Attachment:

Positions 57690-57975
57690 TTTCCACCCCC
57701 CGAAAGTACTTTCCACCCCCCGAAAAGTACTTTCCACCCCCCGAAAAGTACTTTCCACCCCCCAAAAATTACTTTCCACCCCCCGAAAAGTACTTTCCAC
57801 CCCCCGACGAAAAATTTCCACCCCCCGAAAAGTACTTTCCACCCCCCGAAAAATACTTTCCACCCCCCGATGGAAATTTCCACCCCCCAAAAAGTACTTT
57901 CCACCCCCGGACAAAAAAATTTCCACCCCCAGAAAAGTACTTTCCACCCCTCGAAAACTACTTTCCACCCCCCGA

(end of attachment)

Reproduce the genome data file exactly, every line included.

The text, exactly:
Positions 57690-57975
57690 TTTCCACCCCC
57701 CGAAAGTACTTTCCACCCCCCGAAAAGTACTTTCCACCCCCCGAAAAGTACTTTCCACCCCCCAAAAATTACTTTCCACCCCCCGAAAAGTACTTTCCAC
57801 CCCCCGACGAAAAATTTCCACCCCCCGAAAAGTACTTTCCACCCCCCGAAAAATACTTTCCACCCCCCGATGGAAATTTCCACCCCCCAAAAAGTACTTT
57901 CCACCCCCGGACAAAAAAATTTCCACCCCCAGAAAAGTACTTTCCACCCCTCGAAAACTACTTTCCACCCCCCGA